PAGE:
We recycle pretty much everything these days. From bottles to bus tickets, clothing to clementine peel, there’s barely anything that can’t be reprocessed and turned into something useful. But what about butts?

No, not your derriere, we’re talking about the ends of so many cigarettes that are scattered across pavements, piled in the bottom of bins and lining gutters across the world. Cigarette butts are still seen as something entirely disposable, useless and unwanted: the dirty leftover than has no applications for reuse. As well as being disgusting, cigarette butts are small, which makes them even less likely to be considered as a valuable resource, but that’s where we’d be wrong. A new scheme aims to recycle cigarette butts into new plastic products, which will dramatically reduce litter and landfill, especially when you take into account that smoking-related rubbish is found at 73% of public sites and makes up 35% of the items of waste that have been dropped.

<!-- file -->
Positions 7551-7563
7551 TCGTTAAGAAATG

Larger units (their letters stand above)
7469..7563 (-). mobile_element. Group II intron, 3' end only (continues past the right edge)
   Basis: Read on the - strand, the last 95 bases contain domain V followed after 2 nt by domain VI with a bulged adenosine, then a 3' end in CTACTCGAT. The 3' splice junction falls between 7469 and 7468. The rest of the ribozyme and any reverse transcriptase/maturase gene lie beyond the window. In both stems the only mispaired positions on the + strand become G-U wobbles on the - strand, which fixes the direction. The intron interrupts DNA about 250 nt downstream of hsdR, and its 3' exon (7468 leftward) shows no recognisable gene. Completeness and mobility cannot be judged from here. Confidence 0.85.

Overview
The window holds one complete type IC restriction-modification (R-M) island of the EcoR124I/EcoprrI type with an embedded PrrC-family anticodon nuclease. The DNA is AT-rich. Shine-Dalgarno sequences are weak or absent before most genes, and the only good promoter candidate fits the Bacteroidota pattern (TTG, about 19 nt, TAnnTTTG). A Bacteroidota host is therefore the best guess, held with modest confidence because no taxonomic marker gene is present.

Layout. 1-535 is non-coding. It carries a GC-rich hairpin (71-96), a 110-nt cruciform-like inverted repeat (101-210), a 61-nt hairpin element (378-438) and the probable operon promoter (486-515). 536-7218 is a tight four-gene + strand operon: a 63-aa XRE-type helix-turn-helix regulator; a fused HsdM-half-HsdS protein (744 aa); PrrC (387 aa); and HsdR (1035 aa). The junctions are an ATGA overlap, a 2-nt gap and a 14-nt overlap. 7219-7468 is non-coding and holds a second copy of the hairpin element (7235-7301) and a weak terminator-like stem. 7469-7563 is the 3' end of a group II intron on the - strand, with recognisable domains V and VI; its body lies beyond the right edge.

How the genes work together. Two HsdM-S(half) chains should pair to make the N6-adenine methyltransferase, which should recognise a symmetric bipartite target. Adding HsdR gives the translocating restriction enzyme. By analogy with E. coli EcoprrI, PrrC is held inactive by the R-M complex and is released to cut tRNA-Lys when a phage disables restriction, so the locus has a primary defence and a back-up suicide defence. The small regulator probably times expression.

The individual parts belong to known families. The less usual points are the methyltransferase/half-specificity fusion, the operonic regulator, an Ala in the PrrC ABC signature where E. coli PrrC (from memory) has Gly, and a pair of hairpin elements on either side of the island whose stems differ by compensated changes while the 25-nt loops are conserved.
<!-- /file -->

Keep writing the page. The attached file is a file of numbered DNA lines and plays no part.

The brains behind this clever operation is TerraCycle, an international company that makes affordable green products from pre-consumer and post-consumer waste and by reusing other discarded materials. The new initiative will allow smokers to prevent some of the billions of non-biodegradable butts that currently enter rubbish sites. This will be achieved by  the Cigarette Waste Brigade, which allows groups, workplaces, councils and individual adults to collect butts, ash, used and unused filters, rolling paper, inner foil packaging and outer plastic packaging and send them for recycling using free shipping labels. Collected cigarette waste will be turned into plastic delivery pallets, with any remaining tobacco or paper being composted. That’s what we call sustainability!

Schemes like this get more media attention than actual advocacy when they first start up, but it only takes a few people to spread the word before things snowball. If a significant proportion of cigarette butts and other smoking-related materials were collected across the world and repurposed, it would make an incredible difference to everything from landfill levels to carbon emissions. Whether you’re a smoker or never touch the things, find out more about this pioneering recycling scheme by visiting the TerraCycle website and getting involved!

You can also follow TerraCycle on Facebook and Twitter.


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